Gun law education for police as well as permit-seekers

Officers prepare to interact with more armed citizens

New gun legislation signed earlier this year will not only usher in a slew of changes for gun owners, but also for law enforcement who are not used to everyday citizens carrying concealed weapons.

The state agency tasked with training officers is developing videos hoping to guide that transition along.

The Illinois Law Enforcement Training and Standards Board filmed three scenarios in which an officer may come across an armed citizen – a domestic incident, a suspicious person and a routine traffic stop. The videos show how officers should react.

The videos will be sent to each police agency in the state.

“The general idea is, No. 1 to educate the police officers in the state about the details of the new concealed-carry law and potential changes this may make in how they approach citizens who may be legally carrying a weapon,” said Larry Smith, deputy director of the training and standards board. “Police in this state have never seen that before.”

But the new legislation might not be a far departure from current procedure, some law enforcement officials say.

“We’re always concerned that someone’s carrying a firearm,” McHenry County Undersheriff Andrew Zinke said. “As a rule, police officers look at everyone as if they’re carrying a firearm.”

The biggest change is that officers must now prepare that more people than ever before are carrying a weapon and could be carrying it legally.

Preparing for changes in the legislation is a two-way street, experts say.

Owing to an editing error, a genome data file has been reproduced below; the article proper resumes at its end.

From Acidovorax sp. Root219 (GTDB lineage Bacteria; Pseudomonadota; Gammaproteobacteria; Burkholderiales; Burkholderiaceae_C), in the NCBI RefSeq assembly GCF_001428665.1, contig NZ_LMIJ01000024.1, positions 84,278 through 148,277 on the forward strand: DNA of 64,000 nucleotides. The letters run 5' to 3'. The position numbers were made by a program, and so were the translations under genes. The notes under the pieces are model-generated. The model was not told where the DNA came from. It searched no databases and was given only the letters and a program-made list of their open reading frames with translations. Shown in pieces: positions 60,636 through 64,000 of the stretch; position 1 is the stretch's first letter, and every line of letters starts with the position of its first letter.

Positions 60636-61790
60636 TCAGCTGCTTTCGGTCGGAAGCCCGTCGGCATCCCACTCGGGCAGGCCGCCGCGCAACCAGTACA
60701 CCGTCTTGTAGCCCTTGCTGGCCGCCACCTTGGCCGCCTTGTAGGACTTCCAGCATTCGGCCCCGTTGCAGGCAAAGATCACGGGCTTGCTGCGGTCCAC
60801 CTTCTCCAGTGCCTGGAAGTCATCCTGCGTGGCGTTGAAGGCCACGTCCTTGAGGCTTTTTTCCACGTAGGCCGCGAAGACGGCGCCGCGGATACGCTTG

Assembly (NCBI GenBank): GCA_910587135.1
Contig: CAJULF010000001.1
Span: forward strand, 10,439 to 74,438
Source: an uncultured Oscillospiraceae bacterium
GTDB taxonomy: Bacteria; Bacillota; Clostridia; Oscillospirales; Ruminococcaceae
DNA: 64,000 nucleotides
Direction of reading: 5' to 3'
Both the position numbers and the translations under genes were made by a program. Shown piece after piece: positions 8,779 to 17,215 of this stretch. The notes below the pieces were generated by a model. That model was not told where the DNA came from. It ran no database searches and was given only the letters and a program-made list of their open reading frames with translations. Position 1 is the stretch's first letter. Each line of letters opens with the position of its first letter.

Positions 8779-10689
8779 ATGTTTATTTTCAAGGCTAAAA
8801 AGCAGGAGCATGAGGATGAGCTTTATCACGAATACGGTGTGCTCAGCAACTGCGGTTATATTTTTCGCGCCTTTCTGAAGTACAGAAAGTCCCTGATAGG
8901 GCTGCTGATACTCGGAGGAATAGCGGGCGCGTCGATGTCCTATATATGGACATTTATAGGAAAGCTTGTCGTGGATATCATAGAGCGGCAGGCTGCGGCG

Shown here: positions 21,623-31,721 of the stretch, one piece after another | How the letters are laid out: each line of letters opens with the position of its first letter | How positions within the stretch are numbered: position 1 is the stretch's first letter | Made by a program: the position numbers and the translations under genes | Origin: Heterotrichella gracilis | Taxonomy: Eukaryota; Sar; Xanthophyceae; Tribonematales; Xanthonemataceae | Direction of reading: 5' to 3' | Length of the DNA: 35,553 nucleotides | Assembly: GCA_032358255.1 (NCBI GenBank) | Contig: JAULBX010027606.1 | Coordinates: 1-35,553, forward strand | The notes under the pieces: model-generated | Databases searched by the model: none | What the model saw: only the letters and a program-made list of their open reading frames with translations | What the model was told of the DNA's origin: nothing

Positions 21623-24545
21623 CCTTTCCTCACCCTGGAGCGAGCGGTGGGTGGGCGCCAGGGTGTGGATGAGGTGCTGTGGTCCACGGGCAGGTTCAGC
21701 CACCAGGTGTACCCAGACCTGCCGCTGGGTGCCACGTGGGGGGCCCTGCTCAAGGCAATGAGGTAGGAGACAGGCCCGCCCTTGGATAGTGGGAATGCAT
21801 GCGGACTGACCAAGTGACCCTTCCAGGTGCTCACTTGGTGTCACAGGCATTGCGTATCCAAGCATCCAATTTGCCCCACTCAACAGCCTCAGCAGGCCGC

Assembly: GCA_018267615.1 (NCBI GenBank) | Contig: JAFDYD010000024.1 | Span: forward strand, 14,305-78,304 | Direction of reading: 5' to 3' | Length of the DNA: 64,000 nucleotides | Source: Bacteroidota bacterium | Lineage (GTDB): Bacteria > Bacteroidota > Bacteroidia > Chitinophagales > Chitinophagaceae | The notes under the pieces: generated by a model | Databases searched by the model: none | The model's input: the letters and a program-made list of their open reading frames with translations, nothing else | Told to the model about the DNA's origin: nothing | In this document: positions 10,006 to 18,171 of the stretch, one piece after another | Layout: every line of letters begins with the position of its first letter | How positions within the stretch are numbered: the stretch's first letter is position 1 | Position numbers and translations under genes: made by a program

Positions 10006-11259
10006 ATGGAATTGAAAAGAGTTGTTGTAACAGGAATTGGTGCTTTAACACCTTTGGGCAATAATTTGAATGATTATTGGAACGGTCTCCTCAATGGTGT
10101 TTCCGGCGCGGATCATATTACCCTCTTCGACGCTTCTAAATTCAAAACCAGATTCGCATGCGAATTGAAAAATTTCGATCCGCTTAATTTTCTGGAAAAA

In most cases, a 16-hour class is required before citizens can obtain a concealed-carry permit. The courses review basic firearm safety and rules, the law and places where weapons are prohibited.

“My personal feeling on this is it should be at least a weeklong course – if not more,” said Tom Dorsch, a concealed-carry instructor at Crystal Lake’s On Target Range and Tactical Center. “... It’s their ethical responsibility to be as good as they can possibly be if they’re going to carry a gun.”

A section of the Illinois State Police developed curriculum is dedicated to how permit holders should deal with police.

Dorsch, a former federal agent, says in a routine traffic stop, for example, it’s best to identify yourself as a permit holder and inform the officer that there is a weapon present.

“That way it sets the officer at ease,” Dorsch said. “If you don’t identify yourself and [the officer] sees a gun under your coat or partially showing, then it gives him extra alarm, thinking ‘I’m dealing with an armed person who did not identify themselves.’ “

Under the law, it’s not required to disclose that unless the officer asks.

The McHenry County Right To Carry Association heralded the legislation, but urged those to be as educated as possible before carrying a weapon.

“If you’re going to exercise that right, be smart about it, be educated and be safe,” the association’s President Mickey Schuch said. “Know as much as you can so you’re not creating a harmful environment.”

FOID card owners by county

McHenry County - 39,487
Lake County - 63,897
Kane County - 47,990
Cook County - 340,858

Source: McHenry County Sheriff’s Office

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